38. http://ezinearticles.com/?Religious-Hierarchy-in-Hinduism&id=1864556
  39. G. Flood, Introduction, in G. Flood (ed), The Blackwell Comapnion to Hinduism (2003), p. 4
  40. Singh, Upinder. A History of Ancient and Early medieval India, pp 312-319
  41. M. Adiga, The Making of Southern Karnataka (2006), pp. 269-276
  42. P. Nietupsky, Hygiene: Buddhist Perspective, in W.M. Johnson, Encyclopedia of Monasticism (2000), p. 628
  43. (Devahuti 1970: 173) Deva Devahuti. 1970. Harsha: A Political Study. Oxford: Clarendon Press.
  44. (Higham 2004, 121) Charles Higham. 2004. Encyclopedia of Ancient Asian Civilizations. New York: Facts on File.
  45. (Higham 2004, 121) Charles Higham. 2004. Encyclopedia of Ancient Asian Civilizations. New York: Facts on File.
  46. (Higham 2004, 121) Charles Higham. 2004. Encyclopedia of Ancient Asian Civilizations. New York: Facts on File.
  47. (Roy 2016, 21) Kaushik Roy. 2016. Military Manpower, Armies and Warfare in South Asia. Routledge. Abingdon.
  48. (Keay 2010, 147) Keay, John. 2010. India: A History. New Updated Edition. London: HarperPress. Seshat URL: https://www.zotero.org/groups/1051264/seshat_databank/items/itemKey/HSHAKZ3X.
  49. (Schlingloff 2013: 15) Seshat URL: https://www.zotero.org/groups/1051264/seshat_databank/items/itemKey/DAMFF2NV.
  50. (Keay 2010, 146) Keay, John. 2010. India: A History. New Updated Edition. London: HarperPress. Seshat URL: https://www.zotero.org/groups/1051264/seshat_databank/items/itemKey/HSHAKZ3X.
  51. (Khosla 1982, 64) Sarla Khosla. 1982. Gupta Civilization. New Delhi: Intellectual Press.
  52. (Schlingloff 2013: 15) Seshat URL: https://www.zotero.org/groups/1051264/seshat_databank/items/itemKey/DAMFF2NV.
  53. (Keay 2010, 145-146) Keay, John. 2010. India: A History. New Updated Edition. London: HarperPress. Seshat URL: https://www.zotero.org/groups/1051264/seshat_databank/items/itemKey/HSHAKZ3X.
  54. (Roy 2016, 21) Kaushik Roy. 2016. Military Manpower, Armies and Warfare in South Asia. Routledge. Abingdon.
  55. (Khosla 1982, 64-65) Sarla Khosla. 1982. Gupta Civilization. New Delhi: Intellectual Press.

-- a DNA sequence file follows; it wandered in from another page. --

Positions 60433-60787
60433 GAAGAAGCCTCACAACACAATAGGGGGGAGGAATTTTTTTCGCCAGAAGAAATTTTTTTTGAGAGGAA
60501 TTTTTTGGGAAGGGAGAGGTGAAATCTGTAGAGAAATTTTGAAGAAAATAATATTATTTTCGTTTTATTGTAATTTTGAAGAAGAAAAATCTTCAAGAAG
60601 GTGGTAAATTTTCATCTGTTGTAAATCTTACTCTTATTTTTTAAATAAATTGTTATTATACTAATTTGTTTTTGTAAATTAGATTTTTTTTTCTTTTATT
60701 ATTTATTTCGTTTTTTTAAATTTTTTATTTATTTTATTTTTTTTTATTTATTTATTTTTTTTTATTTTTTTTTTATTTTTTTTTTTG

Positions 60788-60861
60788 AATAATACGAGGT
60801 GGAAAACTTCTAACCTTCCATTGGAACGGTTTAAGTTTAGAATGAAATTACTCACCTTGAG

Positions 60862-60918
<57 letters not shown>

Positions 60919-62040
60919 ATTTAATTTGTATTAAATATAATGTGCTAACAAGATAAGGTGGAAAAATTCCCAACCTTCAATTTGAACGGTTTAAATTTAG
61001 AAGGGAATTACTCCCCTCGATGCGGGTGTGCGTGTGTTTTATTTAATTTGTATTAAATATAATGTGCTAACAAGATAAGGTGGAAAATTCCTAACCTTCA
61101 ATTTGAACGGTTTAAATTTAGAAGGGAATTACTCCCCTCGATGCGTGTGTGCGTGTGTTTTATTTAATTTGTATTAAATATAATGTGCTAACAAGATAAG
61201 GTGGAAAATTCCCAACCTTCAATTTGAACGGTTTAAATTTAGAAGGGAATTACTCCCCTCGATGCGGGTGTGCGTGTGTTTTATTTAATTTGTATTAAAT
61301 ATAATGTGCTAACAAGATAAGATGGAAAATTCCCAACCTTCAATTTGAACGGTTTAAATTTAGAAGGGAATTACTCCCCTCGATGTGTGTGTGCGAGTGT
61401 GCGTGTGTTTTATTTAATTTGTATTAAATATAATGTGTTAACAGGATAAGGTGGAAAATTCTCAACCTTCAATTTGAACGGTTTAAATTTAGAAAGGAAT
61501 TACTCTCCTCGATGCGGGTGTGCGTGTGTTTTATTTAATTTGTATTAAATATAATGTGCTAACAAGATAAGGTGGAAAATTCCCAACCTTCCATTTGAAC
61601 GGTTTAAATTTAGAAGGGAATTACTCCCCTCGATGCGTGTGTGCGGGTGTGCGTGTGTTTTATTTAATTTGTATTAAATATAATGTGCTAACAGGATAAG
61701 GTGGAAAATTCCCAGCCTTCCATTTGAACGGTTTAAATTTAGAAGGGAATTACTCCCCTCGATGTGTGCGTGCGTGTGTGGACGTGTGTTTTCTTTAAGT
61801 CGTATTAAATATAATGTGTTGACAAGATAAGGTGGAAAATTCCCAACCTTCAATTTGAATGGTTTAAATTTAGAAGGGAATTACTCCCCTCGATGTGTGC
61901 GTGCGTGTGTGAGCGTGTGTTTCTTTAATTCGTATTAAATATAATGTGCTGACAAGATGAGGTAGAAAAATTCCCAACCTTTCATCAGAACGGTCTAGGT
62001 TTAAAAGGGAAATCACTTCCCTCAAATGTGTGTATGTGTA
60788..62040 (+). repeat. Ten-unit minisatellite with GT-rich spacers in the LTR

56. (Keay 2010, 150) Keay, John. 2010. India: A History. New Updated Edition. London: HarperPress. Seshat URL: https://www.zotero.org/groups/1051264/seshat_databank/items/itemKey/HSHAKZ3X.
  57. (Keay 2010, 150) Keay, John. 2010. India: A History. New Updated Edition. London: HarperPress. Seshat URL: https://www.zotero.org/groups/1051264/seshat_databank/items/itemKey/HSHAKZ3X.
  58. (Keay 2010, 136-137) Keay, John. 2010. India: A History. New Updated Edition. London: HarperPress. Seshat URL: https://www.zotero.org/groups/1051264/seshat_databank/items/itemKey/HSHAKZ3X.
  59. (Keay 2010, 136-137) Keay, John. 2010. India: A History. New Updated Edition. London: HarperPress. Seshat URL: https://www.zotero.org/groups/1051264/seshat_databank/items/itemKey/HSHAKZ3X.
  60. (Keay 2010, 153) Keay, John. 2010. India: A History. New Updated Edition. London: HarperPress. Seshat URL: https://www.zotero.org/groups/1051264/seshat_databank/items/itemKey/HSHAKZ3X.
  61. (Keay 2010, 148) Keay, John. 2010. India: A History. New Updated Edition. London: HarperPress. Seshat URL: https://www.zotero.org/groups/1051264/seshat_databank/items/itemKey/HSHAKZ3X.
  62. (Schlingloff 2013: 15) Seshat URL: https://www.zotero.org/groups/1051264/seshat_databank/items/itemKey/DAMFF2NV.
  63. (Keay 2010, 154) Keay, John. 2010. India: A History. New Updated Edition. London: HarperPress. Seshat URL: https://www.zotero.org/groups/1051264/seshat_databank/items/itemKey/HSHAKZ3X.
  64. (Keay 2010, 137) Keay, John. 2010. India: A History. New Updated Edition. London: HarperPress. Seshat URL: https://www.zotero.org/groups/1051264/seshat_databank/items/itemKey/HSHAKZ3X.
  65. Shattuck, C. 1999. Hinduism p. 41. London: Routledge.
  66. (Khosla 1982, 148) Sarla Khosla. 1982. Gupta Civilization. New Delhi: Intellectual Press.
  67. (Higham 2004, 121) Charles Higham. 2004. Encyclopedia of Ancient Asian Civilizations. New York: Facts on File.
  68. (Roy 2016, 21) Kaushik Roy. 2016. Military Manpower, Armies and Warfare in South Asia. Routledge. Abingdon.
  69. (Khosla 1982, 67-68) Sarla Khosla. 1982. Gupta Civilization. New Delhi: Intellectual Press.
  70. (Singh 1997, 102) Sarva Daman Singh. 1997. Ancient Indian Warfare: With Special Reference to the Vedic Period. Motilal Banarsidass Publishers. Delhi.
  71. (Roy 2016, 22) Kaushik Roy. 2016. Military Manpower, Armies and Warfare in South Asia. Routledge. Abingdon.
  72. (Mukhamedjanov 1994, 269) Mukhamedjanov, A R. Economy and Social System in Central Asia in the Kushan Age. in Harmatta J, Puri B N and Etemadi G F eds. 1994. History of civilizations of Central Asia. Volume II. UNESCO.
  73. (Roy 2011, 122) Kaushik Roy. Historiographical Survey of the Writings on Indian Military History. Sabyasachi Bhattacharya. ed. 2011. Approaches to History: Essays in Indian Historiography. Primus Books. Delhi.